Objective: Less aggressive end-of-life (EOL) care has been observed when health care professionals discuss approaching EOL and preferences about life-sustaining treatments with nursing home (NH) residents or their families. We performed a comprehensive systematic review to evaluate the association between health care professionals-residents and health care professionals-family EOL conversations and EOL care outcomes.
Design: Systematic review with meta-analysis.
Setting and participants: Seven databases were searched in December 2017 to find studies that focused on health care professionals-residents (without oncologic disease) and health care professionals-family EOL conversations and aimed to explore the impact of EOL conversations on resident's or family's EOL care outcomes.
Measures: Random effects meta-analyses with subsequent quality sensitivity analysis and meta-regression were performed to assess the effects of EOL conversations on the decision to limit or withdraw life-sustaining treatments. A funnel plot and Eagger test were used to assess publication bias.
Results: 16 studies were included in the qualitative and 7 in the quantitative synthesis. Health care professionals-family EOL conversations were positively associated with the family's decision to limit or withdraw life-sustaining treatments (odds ratio = 2.23, 95% confidence interval: 1.58-3.14). The overall effect of health care professionals-family EOL conversations on the family's decision to limit or withdraw life-sustaining treatments remained stable in the quality sensitivity analysis. In the meta-regression, family members with a higher level of education were less influenced by EOL conversations with health care professionals when making decisions about limiting or withdrawing life-sustaining treatments. No publication bias was detected (P = .4483).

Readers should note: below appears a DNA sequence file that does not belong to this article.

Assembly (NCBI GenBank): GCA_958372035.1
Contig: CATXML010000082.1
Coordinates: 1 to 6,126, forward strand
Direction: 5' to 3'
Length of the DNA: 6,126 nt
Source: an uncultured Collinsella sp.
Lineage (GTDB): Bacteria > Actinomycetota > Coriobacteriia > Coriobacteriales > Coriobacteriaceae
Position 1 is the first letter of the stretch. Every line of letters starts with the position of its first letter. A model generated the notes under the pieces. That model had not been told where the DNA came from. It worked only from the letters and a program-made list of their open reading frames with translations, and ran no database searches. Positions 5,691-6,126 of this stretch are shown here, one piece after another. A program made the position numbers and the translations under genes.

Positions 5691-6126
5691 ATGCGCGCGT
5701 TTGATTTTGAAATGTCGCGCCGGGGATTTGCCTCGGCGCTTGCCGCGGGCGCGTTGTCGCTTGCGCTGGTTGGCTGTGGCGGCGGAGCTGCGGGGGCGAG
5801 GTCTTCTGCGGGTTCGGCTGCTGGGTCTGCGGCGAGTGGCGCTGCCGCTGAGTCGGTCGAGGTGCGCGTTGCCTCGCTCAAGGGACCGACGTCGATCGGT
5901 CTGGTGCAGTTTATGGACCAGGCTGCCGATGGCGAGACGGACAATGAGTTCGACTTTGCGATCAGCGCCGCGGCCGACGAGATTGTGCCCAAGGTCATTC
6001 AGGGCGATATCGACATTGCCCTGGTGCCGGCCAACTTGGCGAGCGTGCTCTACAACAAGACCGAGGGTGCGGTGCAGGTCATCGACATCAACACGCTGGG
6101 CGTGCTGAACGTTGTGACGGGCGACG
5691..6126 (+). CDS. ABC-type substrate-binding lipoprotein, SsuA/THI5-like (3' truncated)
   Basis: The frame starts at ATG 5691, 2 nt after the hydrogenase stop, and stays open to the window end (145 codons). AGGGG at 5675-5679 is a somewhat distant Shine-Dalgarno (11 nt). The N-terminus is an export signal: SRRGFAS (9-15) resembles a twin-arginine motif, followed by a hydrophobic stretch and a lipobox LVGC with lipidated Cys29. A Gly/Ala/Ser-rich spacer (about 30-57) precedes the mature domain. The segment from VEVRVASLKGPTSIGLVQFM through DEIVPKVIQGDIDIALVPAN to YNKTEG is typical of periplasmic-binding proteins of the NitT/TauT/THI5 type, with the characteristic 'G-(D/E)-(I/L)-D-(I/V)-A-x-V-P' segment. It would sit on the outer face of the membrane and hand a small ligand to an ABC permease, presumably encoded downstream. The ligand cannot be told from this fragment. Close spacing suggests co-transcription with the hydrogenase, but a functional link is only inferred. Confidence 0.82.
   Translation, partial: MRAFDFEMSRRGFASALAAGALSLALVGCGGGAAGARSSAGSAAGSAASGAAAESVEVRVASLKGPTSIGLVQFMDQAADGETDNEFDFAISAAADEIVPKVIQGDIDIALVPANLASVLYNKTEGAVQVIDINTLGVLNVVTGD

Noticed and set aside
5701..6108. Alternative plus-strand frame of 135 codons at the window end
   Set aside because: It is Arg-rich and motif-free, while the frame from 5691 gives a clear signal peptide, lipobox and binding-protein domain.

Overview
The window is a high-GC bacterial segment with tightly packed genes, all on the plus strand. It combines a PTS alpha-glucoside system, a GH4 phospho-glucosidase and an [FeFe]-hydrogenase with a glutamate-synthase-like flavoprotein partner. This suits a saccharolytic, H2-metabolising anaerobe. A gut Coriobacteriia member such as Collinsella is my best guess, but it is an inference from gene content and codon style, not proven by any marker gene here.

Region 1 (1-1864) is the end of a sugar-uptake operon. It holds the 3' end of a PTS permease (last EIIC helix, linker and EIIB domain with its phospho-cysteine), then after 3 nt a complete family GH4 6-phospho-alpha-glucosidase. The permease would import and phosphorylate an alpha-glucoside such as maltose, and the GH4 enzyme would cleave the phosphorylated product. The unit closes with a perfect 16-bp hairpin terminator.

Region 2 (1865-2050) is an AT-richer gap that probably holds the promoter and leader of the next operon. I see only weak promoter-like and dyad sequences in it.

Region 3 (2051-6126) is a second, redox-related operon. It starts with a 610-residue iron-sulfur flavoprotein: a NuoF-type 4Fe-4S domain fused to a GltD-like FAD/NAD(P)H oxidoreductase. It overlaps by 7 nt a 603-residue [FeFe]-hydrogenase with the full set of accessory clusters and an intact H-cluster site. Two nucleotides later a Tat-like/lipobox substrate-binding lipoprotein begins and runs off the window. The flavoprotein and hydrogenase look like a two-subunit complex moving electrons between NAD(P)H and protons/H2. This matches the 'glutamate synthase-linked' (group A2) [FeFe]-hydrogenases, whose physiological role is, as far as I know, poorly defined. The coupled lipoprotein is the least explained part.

Conclusions/implications: This systematic review shows that EOL conversations promote palliative care. Structured conversations aimed at exploring NH resident preferences about EOL treatment should become routine. NH administrators should offer health care professionals regular training on EOL conversations, and resident-centered care that involves residents and their families in a shared decision-making process at EOL needs to be promoted.
Keywords: Communication; conversation; end of life; life-sustaining treatment; meta-analysis; nursing home; systematic review.
Copyright © 2018 AMDA – The Society for Post-Acute and Long-Term Care Medicine. Published by Elsevier Inc. All rights reserved.
Conversations About End of Life: Perspectives of Nursing Home Residents, Family, and StaffGL Towsley et al. J Palliat Med 18 (5), 421-8. PMID 25658608.Not all residents wanted to have conversations, but many wanted to be asked about their preferences. Missed conversations may adversely affect the quality of EOL care. Co …
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